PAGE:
Video Game Online Strangers

The video games I played growing up were offline. If I wanted to play against someone else, I would have to take my console and large, heavy television to their house and fiddle with the network settings before we could play. It was exciting, but the complexity meant it was something for special occasions.

Today, children can play against hundreds of other people all over the world at the press of a button. This is exciting and beneficial for youngsters, not only in terms of the scope of experiences they can have, but also through the wide range of cultures and social settings of other players and in ongoing connections with more local friends.

The old divide between games and social media doesn’t exist like it used to. For children, video games are their social media, and their social media is increasingly like a game. Based on the Office of Communications (OFCOM) report ‘Children and parents: media use and attitudes’, most children will interact with an online stranger for the first time in a video game rather than through social media. The report also states that 37 per cent of 3-4-year-olds take part in online gaming, while only 1 per cent of them have social media profiles.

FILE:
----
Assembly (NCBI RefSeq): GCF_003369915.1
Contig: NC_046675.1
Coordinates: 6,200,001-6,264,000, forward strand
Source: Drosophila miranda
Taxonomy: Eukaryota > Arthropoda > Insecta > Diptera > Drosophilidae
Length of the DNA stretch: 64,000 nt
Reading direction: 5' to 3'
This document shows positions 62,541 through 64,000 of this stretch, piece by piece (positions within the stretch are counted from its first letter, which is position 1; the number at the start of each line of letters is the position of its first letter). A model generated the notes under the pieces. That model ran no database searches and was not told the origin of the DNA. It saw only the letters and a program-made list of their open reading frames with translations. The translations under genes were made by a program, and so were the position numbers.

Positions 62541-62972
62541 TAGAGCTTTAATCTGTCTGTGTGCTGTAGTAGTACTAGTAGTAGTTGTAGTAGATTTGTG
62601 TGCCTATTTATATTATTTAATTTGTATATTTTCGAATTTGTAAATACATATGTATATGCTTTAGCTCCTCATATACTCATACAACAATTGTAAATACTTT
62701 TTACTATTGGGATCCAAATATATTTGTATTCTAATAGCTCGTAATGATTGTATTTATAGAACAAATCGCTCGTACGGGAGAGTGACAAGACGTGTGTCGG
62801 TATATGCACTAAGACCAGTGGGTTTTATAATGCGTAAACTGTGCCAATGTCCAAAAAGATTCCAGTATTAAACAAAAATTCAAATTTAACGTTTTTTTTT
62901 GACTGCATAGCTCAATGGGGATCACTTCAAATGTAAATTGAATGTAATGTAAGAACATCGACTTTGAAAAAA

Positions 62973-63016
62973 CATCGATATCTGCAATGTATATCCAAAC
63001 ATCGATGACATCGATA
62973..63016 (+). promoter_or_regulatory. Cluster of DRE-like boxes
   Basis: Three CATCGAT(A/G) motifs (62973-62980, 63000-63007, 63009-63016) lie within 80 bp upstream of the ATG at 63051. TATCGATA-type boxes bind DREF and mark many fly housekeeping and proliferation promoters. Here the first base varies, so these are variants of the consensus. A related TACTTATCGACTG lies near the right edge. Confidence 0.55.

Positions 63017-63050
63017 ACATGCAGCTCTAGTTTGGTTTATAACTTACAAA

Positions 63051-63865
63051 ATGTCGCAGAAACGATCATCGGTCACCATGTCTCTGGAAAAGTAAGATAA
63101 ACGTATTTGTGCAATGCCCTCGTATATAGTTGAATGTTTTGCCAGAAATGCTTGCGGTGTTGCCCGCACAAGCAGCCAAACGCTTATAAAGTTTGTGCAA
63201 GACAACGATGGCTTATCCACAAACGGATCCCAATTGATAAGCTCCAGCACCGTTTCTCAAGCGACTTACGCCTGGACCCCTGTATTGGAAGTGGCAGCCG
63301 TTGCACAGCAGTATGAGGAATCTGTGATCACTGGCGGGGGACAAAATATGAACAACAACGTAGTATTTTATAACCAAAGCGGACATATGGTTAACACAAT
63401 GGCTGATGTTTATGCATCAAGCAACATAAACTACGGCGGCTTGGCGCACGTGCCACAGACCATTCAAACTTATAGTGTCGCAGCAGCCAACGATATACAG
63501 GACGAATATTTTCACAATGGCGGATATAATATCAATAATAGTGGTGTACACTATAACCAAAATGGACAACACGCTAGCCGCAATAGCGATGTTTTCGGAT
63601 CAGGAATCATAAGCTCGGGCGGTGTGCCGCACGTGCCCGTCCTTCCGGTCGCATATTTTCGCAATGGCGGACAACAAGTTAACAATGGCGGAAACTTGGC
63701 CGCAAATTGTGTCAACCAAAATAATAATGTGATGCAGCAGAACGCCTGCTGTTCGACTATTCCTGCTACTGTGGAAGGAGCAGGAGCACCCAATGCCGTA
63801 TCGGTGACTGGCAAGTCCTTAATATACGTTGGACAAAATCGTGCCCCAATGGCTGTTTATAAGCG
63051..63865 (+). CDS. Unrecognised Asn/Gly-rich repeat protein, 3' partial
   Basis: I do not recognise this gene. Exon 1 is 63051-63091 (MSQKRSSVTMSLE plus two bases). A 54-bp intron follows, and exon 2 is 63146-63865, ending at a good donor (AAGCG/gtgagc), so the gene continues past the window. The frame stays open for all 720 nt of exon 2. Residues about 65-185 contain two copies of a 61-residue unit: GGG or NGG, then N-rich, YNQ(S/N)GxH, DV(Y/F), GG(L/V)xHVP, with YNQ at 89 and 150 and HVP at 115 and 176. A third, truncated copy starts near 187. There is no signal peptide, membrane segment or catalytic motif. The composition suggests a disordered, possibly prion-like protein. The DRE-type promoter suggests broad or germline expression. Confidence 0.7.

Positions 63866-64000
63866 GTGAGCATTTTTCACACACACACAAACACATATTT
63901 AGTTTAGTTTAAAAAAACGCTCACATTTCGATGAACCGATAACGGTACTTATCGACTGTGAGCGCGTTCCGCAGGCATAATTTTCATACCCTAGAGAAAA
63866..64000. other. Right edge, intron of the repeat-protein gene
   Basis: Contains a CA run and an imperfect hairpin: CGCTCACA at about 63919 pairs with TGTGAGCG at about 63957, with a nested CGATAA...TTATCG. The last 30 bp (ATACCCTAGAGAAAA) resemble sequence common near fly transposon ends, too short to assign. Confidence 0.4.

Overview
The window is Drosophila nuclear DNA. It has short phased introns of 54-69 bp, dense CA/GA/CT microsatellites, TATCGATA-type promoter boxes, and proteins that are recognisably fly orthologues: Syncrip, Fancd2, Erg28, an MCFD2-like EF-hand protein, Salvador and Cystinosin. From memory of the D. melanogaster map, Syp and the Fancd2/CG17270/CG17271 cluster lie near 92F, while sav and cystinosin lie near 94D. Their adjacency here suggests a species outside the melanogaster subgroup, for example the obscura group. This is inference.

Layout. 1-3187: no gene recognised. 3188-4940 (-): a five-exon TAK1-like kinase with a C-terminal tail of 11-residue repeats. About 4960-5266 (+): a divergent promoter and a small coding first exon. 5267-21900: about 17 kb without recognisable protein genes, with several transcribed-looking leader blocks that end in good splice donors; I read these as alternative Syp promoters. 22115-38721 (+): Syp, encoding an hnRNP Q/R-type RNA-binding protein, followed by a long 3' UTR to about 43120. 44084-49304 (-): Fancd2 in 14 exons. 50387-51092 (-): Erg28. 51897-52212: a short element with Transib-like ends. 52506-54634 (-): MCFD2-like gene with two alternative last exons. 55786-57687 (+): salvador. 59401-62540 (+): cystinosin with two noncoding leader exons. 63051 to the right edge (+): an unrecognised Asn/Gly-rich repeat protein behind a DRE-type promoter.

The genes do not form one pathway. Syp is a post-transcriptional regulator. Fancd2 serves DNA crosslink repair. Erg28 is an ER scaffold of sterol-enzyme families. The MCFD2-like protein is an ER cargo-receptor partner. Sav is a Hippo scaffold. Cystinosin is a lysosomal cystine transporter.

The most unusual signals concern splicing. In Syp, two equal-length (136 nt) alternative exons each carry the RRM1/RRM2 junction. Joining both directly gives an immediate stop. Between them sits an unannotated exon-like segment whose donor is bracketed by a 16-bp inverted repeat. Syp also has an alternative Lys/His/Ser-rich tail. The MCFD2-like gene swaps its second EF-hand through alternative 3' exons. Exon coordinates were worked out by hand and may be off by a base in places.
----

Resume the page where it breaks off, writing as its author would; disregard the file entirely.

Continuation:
The frequency and reach of these online interactions should bring with them informed caution. Children interacting with others online don’t necessarily know who they are talking to. Even when they play online with known friends, there is the possibility for antisocial behaviour – directed from and towards your child.

Online video games are similar to playgrounds. Like a child’s willingness to play with other children they don’t know, it can be joyful to watch these games unfold. However, it’s important to realise that these playgrounds are harder to fence off from strangers. We can’t see who is entering through the gate as we can in real life, and if your child is playing on a tablet in another room, or wearing a gaming headset, we can’t hear what’s being said. This means that, particularly for young children, rather than sitting to one side, chatting with other parents and sipping a coffee as we do in real-world playgrounds, we need to be involved in the play and give specified limits for what they can and can’t do with the technology.

The parental and family settings of the device your child uses to play online need to be set up appropriately. From chatting via messages to speaking on a headset or sharing images and videos, there is a wide range of ways for players to communicate with each other. The settings on your device let you specify which of these means of communication are allowed and enable you to restrict more open interactions to just those friends they know in real life.

Fixing these settings with your child not only enables you to agree to the boundaries together but can also help you understand how each setting impacts the play. It’s important that this conversation includes what to do when things go wrong and something upsets your child or makes them feel uncomfortable. Online games generally offer advice to parents and provide clear reporting routes for unacceptable behaviour.